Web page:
My research is focused broadly on how our auditory and cognitive systems interact to promote successful listening and how this differs between individuals and changes across the lifespan.
Effortful listening and fatigue in older adults
Everyday listening feels fairly effortless and even trivial for most of us. However, age-related decline in cognitive ability (e.g., memory and attention) can make listening tiring and effortful for many individuals (just ask your grandparents!). A better understanding of the experience of effortful listening will help to mitigate these problems in a rapidly-ageing population. This is the focus of my current ESRC-funded research at University of York.
Underlying mechanisms of effortful listening and fatigue
Changes in physiological arousal often accompany the perception of mental effort. One way to measure changes in arousal during listening is by using pupillometry – an eye tracking technique used to monitor changes in the size of the eye’s pupil. My previous work (link) has found that changes over time in pupil size may reflect an inability to sustain attention and arousal during a listening task. My current ESRC-funded work aims to better understand the mechanisms that underlie the experience of effortful listening and fatigue.
Additional project involvement
- Unpacking the underlying mechanisms of informational masking during speech perception (Sven Mattys & Sarah Knight, UoY)
- Investigating speech perception in noise within a cognitive framework (Alex Mepham & Sven Mattys, UoY)
- Language switching costs in bilinguals (Angela de Bruin, UoY)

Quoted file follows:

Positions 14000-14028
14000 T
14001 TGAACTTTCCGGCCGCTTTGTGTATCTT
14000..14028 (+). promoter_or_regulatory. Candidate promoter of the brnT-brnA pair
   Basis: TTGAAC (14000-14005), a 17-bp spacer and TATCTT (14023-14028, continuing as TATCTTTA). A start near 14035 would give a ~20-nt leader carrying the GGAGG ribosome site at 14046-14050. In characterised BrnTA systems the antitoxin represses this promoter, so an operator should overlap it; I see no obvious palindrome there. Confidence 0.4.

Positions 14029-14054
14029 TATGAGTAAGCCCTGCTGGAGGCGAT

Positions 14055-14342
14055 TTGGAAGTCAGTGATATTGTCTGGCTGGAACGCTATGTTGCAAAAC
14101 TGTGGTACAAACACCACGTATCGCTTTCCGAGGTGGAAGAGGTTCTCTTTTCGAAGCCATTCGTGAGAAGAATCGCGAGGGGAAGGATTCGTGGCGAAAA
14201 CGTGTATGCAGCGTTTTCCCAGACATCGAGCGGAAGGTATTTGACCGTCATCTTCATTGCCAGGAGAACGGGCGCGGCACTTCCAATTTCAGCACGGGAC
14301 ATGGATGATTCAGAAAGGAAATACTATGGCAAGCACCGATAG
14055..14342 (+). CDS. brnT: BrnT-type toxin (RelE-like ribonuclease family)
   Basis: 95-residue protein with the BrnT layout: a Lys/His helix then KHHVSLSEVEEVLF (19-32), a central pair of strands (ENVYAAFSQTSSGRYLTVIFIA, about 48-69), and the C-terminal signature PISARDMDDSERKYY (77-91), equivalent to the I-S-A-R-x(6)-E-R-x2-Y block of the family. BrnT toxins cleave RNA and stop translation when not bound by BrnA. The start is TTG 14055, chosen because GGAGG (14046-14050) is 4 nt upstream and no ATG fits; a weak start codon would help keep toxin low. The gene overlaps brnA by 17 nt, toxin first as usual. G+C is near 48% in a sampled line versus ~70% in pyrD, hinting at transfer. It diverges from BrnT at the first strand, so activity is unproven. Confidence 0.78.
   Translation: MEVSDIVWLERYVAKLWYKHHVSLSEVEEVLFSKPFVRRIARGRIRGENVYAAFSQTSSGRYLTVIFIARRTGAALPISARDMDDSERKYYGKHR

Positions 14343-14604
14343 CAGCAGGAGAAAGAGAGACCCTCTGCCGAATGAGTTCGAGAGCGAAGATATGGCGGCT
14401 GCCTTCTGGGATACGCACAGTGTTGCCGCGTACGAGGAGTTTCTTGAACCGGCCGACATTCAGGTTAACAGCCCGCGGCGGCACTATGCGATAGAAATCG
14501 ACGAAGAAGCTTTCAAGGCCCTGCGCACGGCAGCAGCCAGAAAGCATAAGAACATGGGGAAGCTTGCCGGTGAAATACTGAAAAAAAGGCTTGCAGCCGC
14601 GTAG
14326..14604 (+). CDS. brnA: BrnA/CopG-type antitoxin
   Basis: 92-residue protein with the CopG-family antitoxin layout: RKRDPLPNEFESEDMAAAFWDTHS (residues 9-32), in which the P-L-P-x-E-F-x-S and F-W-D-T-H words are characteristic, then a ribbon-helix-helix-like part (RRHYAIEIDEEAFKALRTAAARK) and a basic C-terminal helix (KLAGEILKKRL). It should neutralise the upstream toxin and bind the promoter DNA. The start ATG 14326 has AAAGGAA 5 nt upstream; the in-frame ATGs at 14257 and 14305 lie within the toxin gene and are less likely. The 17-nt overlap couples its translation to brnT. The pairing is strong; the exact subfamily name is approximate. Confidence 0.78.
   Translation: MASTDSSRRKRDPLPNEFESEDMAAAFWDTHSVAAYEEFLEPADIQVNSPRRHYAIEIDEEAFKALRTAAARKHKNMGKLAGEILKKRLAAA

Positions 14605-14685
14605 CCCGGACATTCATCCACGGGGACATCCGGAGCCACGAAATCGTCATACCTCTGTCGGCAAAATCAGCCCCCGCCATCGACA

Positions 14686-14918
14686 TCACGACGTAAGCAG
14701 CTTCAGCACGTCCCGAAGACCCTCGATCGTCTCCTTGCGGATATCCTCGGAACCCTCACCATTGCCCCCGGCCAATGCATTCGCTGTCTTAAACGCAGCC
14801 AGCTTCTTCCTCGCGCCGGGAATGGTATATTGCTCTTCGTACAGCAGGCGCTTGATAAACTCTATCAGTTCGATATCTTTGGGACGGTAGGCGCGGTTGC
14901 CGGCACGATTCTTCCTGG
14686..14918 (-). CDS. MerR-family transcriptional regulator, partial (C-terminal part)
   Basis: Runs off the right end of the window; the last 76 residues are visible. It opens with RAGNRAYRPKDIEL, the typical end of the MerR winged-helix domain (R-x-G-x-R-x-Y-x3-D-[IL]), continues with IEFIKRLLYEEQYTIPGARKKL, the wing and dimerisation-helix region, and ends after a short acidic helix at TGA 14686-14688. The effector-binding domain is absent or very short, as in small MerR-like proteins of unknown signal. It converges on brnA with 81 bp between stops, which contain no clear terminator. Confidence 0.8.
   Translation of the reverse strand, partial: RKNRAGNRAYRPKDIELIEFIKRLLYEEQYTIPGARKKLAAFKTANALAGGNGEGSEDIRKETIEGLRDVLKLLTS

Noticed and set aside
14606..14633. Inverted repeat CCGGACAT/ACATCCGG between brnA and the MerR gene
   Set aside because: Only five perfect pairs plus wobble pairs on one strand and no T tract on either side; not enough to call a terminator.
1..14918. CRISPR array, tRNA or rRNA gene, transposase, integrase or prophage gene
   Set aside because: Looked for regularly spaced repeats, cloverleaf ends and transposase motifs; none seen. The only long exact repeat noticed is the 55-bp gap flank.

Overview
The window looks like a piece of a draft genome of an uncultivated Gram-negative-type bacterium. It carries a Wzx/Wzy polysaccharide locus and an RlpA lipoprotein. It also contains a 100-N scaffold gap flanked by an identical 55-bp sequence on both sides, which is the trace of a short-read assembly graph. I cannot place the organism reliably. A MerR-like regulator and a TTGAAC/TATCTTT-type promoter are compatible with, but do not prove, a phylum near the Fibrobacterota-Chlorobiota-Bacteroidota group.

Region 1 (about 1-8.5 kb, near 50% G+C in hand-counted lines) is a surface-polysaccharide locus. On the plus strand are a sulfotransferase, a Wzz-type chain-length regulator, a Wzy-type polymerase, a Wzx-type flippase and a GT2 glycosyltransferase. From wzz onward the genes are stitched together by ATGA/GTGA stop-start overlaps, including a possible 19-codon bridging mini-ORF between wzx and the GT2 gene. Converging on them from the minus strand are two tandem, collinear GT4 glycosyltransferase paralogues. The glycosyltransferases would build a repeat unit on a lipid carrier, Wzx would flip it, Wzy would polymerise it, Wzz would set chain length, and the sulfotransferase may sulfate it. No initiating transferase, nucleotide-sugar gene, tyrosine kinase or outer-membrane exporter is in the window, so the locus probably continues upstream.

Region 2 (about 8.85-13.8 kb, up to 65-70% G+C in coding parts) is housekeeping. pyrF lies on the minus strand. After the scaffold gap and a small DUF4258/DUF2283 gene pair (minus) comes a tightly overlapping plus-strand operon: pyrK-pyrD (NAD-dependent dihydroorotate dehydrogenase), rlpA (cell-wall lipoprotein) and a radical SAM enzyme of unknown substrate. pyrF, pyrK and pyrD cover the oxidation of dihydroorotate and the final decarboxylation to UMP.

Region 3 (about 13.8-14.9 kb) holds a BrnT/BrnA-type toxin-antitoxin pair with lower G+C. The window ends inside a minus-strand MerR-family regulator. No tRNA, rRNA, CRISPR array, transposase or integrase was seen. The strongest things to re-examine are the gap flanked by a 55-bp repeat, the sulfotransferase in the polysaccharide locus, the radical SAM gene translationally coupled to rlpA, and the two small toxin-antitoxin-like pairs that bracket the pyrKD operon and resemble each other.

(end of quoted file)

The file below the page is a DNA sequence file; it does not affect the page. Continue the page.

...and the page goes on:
- Examining fatigue from audiovisual speech processing (Violet Brown, WashU)
- Development of a questionnaire for measuring listening-related fatigue in individuals with hearing loss with collaborators at VUMC (link) (Ben Hornsby, Hilary Davis, Sun-Joo Cho, Stephen Camarata, & Fred Bess, Vanderbilt University)
Effortful listening and fatigue in hearing loss
Listening-related effort and fatigue is a common complaint for individuals with hearing loss. For audiologists, a reliable objective index of listening effort and/or listening-related fatigue could help to supplement current clinical tools, providing a more comprehensive assessment of the disability associated with hearing loss. In a discussion ‘white paper’ (link), we discussed the theoretical underpinnings and clinical value of these concepts, with contributions from experts in the field. In an experimental study (link), we found that children with hearing loss process speech more slowly than their normal-hearing counterparts.
Effortful listening and fatigue in the classroom
School classrooms are notoriously poor acoustic environments which poses a threat to the acquisition of key academic skills. Beyond that, it is likely that these suboptimal conditions result in the experience of effortful listening and fatigue in school-aged children. My previous work (link) demonstrated that school-aged children experience heightened physiological arousal in a typical classroom-like listening condition compared to that which is considered ideal for classroom listening.